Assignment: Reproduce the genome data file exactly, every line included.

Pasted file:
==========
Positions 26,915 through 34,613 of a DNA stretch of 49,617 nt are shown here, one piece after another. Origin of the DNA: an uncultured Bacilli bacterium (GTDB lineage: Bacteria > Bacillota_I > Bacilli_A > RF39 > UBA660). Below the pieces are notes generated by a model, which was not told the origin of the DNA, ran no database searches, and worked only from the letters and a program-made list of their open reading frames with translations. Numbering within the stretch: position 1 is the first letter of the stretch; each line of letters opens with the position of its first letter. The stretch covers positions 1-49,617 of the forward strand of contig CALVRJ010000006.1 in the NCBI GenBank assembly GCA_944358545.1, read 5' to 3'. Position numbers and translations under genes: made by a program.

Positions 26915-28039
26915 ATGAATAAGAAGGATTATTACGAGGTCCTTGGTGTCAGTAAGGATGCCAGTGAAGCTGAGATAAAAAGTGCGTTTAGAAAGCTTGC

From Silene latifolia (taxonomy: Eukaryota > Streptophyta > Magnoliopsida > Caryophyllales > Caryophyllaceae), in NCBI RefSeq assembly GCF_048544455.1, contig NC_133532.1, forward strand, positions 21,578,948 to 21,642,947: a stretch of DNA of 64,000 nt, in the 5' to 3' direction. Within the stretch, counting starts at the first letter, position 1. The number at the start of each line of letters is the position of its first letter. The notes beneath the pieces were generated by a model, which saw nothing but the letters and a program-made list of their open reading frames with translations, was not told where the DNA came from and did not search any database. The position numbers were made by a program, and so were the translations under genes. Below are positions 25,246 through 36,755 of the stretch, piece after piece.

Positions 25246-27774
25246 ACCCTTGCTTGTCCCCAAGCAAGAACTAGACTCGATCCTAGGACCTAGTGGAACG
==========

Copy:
Positions 26,915 through 34,613 of a DNA stretch of 49,617 nt are shown here, one piece after another. Origin of the DNA: an uncultured Bacilli bacterium (GTDB lineage: Bacteria > Bacillota_I > Bacilli_A > RF39 > UBA660). Below the pieces are notes generated by a model, which was not told the origin of the DNA, ran no database searches, and worked only from the letters and a program-made list of their open reading frames with translations. Numbering within the stretch: position 1 is the first letter of the stretch; each line of letters opens with the position of its first letter. The stretch covers positions 1-49,617 of the forward strand of contig CALVRJ010000006.1 in the NCBI GenBank assembly GCA_944358545.1, read 5' to 3'. Position numbers and translations under genes: made by a program.

Positions 26915-28039
26915 ATGAATAAGAAGGATTATTACGAGGTCCTTGGTGTCAGTAAGGATGCCAGTGAAGCTGAGATAAAAAGTGCGTTTAGAAAGCTTGC

From Silene latifolia (taxonomy: Eukaryota > Streptophyta > Magnoliopsida > Caryophyllales > Caryophyllaceae), in NCBI RefSeq assembly GCF_048544455.1, contig NC_133532.1, forward strand, positions 21,578,948 to 21,642,947: a stretch of DNA of 64,000 nt, in the 5' to 3' direction. Within the stretch, counting starts at the first letter, position 1. The number at the start of each line of letters is the position of its first letter. The notes beneath the pieces were generated by a model, which saw nothing but the letters and a program-made list of their open reading frames with translations, was not told where the DNA came from and did not search any database. The position numbers were made by a program, and so were the translations under genes. Below are positions 25,246 through 36,755 of the stretch, piece after piece.

Positions 25246-27774
25246 ACCCTTGCTTGTCCCCAAGCAAGAACTAGACTCGATCCTAGGACCTAGTGGAACG